Tuesday, October 24 – Day 56
It rained overnight but cleared as we made our way to the train and our second day in Washington, DC. Riding the subway is becoming old hat for our group, we can even switch trains without getting lost……so far.
We began our day with a free tour of the Department of Printing and Engraving……. the government building where US greenbacks are printed. We arrived early to a short tour line up.
Once inside the huge building we were escorted down a long hall to an area with several rows of benches where we sat and listened to instruction from a disgruntled young lady obviously not happy with her job.
The lady led us down another hallway past a stack of 1 million dollars in $10 bills, a 2-foot cube staked perfectly under a glass case perfectly.
Most denominations of US paper money are printed here, the remaining including the $100 bill are printed in Fort Worth, Texas. The Department of Printing and Engraving prints about 500 million dollars a day, imagine collecting an hour’s worth………just dreaming.
The Department of Printing and Engraving tour wins second prize for the most uninteresting activities we experienced in Washington DC, the post office museum was first.
Our recommendation, if some other activity seems more exciting, like taking a nap, or watching paint dry, skip the Department of Printing and Engraving.
We crossed the street to the bus stop and waited in the warm sunshine. Our next stop is the 911 Pentagon Memorial. We hopped on the hop on hop off bus and rode across the Potomac River to the State of Virginia and the Pentagon. Access to the memorial is via a tunnel under the highway.
More than 180 people lost their lives in the terrorist attack. The terrorists commandeered a commercial jet and flew it into the side of the Pentagon.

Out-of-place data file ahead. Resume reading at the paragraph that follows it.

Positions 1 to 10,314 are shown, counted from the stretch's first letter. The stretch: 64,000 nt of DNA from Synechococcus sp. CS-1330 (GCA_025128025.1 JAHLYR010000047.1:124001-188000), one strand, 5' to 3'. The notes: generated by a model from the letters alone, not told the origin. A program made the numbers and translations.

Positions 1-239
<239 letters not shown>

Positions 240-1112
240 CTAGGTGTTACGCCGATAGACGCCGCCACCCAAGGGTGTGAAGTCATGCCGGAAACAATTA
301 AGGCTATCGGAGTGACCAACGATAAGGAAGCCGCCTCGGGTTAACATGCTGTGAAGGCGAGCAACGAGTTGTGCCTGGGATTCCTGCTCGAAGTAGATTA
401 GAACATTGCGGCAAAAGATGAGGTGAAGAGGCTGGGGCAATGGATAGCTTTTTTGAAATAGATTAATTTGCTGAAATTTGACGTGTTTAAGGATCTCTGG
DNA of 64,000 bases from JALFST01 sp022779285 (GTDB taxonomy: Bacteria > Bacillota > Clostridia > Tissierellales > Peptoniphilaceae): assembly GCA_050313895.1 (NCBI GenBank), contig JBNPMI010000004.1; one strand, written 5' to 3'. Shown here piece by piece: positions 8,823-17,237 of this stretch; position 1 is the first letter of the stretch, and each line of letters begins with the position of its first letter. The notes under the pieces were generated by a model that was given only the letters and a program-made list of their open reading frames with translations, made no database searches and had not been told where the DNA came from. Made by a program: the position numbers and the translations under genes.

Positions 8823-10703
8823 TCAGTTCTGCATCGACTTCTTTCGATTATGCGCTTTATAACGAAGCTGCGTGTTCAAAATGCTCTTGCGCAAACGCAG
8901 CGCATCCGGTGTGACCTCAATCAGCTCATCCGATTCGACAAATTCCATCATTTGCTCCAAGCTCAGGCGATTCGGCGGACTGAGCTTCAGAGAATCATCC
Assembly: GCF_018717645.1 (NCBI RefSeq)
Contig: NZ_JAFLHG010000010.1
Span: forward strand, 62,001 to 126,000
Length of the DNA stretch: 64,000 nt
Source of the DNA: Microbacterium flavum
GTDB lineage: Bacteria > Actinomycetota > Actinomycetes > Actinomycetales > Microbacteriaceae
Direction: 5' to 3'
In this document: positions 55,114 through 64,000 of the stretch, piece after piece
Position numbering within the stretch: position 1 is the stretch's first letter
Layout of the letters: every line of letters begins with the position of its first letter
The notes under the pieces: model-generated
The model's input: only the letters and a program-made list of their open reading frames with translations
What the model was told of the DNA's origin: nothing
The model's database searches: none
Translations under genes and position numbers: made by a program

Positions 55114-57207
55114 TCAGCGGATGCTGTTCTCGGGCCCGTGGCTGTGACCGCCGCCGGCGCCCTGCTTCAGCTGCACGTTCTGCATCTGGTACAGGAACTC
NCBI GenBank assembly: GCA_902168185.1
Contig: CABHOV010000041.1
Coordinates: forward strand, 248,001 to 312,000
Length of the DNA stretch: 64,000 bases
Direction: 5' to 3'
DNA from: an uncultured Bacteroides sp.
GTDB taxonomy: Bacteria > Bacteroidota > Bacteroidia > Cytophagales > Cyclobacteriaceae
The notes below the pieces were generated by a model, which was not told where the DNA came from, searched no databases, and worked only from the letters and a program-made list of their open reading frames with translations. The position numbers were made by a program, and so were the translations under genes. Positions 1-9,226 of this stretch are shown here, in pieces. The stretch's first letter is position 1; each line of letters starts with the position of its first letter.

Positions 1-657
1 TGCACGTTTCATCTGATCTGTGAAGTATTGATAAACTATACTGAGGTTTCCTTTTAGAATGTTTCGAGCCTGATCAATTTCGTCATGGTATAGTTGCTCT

The spot where the plane hit the huge building is unmistakable. The memorial is unique and difficult to understand unless you listen to the recorded phone message describing the design and the theme.
The youngest victim was a 3-year-old toddler visiting the Pentagon with her family, the oldest was 71.
Security is tight around the Pentagon, you must walk a specific route to and from the Memorial and photographing not permitted. I’d hate to think what would happen if you strayed off the path or took a photo.
After the emotional visit, we walked to a café near the hop on off bus stop and had lunch while waiting for the bus. One of the items on the menu was a sampler of deep-fried delicacies of the usual variety except for something no one had seen before, deep fried mac & cheese balls, different and delicious.
Next stop Arlington National Cemetery, a 600-acre rolling parklike area with thousands of perfect white crosses in perfect lines, no matter what vantage point you have they line up perfectly.
450,000 military and top government officials are buried in this sacred ground including many US presidents including John F. Kennedy, the most famous of our time.
Arlington National Cemetery was created during the US civil war on General Robert E. Lee’s property. When he neglected to pay the taxes the government used his property to bury bodies from the civil war.